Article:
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Topnews, Statements

05. May 2017

STATEMENT BY DR. JOHNNY PITSWANE, ALTERNATE RESIDENT REPRESENTATIVE OF THE REPUBLIC OF SOUTH AFRICA, FIRST PREPARATORY COMMITTEE FOR THE 2020 REVIEW CONFERENCE OF THE PARTIES TO THE TREATY ON THE NON-PROLIFERATION OF NUCLEAR WEAPONS, 05 MAY 2017, VIENNA

CLUSTER 1 ISSUES

Chairman,

South Africa associates itself with the statements delivered on behalf of the Non-Aligned Movement and the New Agenda Coalition. To this, I add a few additional remarks in my national capacity.

My delegation would like to start by reiterating South Africa’s commitment to the Treaty on the Non-Proliferation of Nuclear Weapons (NPT) and its three equally important pillars, namely, nuclear disarmament, nuclear non-proliferation and the peaceful uses of nuclear energy.  We believe that nuclear disarmament and nuclear non-proliferation are mutually reinforcing processes and therefore progress in both elements is essential to realise the object and purpose of the NPT.  In this regard, we would like to express our concern on the lack of significant progress on nuclear disarmament.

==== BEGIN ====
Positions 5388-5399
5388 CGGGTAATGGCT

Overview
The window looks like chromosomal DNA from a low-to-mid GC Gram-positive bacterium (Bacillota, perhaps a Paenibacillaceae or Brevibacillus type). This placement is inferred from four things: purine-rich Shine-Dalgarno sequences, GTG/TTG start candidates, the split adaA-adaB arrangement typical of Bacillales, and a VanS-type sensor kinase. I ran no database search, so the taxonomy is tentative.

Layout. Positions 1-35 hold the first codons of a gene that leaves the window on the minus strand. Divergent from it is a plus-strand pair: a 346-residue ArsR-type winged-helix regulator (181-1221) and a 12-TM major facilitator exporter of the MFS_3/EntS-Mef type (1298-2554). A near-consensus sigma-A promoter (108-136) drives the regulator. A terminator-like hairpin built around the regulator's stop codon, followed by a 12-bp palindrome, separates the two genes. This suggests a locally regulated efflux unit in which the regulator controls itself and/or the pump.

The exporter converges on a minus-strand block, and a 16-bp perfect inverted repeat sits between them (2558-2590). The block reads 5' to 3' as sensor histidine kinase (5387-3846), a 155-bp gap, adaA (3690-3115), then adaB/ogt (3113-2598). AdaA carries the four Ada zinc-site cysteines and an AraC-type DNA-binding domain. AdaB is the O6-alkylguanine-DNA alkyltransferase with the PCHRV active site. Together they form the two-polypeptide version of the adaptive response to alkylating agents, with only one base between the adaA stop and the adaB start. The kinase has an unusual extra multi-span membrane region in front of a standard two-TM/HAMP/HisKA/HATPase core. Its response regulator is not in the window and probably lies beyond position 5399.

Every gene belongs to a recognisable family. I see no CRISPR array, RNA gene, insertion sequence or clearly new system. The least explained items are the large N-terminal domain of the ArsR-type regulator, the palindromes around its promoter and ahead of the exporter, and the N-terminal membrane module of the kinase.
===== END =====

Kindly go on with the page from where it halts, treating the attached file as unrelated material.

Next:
Chairman,

In South Africa’s view, the existence of nuclear weapons poses a serious threat to humanity.  The only way to eliminate the threat posed by nuclear weapons is to completely eliminate all nuclear weapons as envisaged under the NPT’s grand bargain.  Article VI makes it clear that nuclear disarmament is an obligation of all States Parties. It is therefore an obligatory and shared responsibility of all States to prevent any use of nuclear weapons, to curb their proliferation and to achieve nuclear disarmament.  South Africa believes that the only guarantee against the use or threat of use posed by nuclear weapons is their total elimination and legally binding assurances that they will never be produced again.

South Africa also believes that the establishment of nuclear-weapon-free zones constitutes an important disarmament and non-proliferation measure.  South Africa supports the establishment of new zones, including in the Middle East, but also other regions such as Europe.  We urge States that are still to ratify nuclear-weapon-free zones Treaties to do so without further delay.  We also urge all nuclear-weapon States that have signed or ratified any of the relevant protocols of the nuclear-weapon-free zones treaties and that did so with reservations or unilateral interpretations affecting the status of the denuclearized zone, to modify or withdraw any reservations or unilateral interpretations not consistent with the object and purpose of such treaties.

Chairman,

Beyond the Article VI obligations, there is no more compelling reason for the pursuit of nuclear disarmament than the catastrophic humanitarian consequences of any use of nuclear weapons. Concerns about the catastrophic humanitarian impact of nuclear weapons have been with us since the first use of these weapons. These concerns were the motivating factor for the establishment of the NPT and they remain a motivating factor in insisting that its provisions are fully implemented.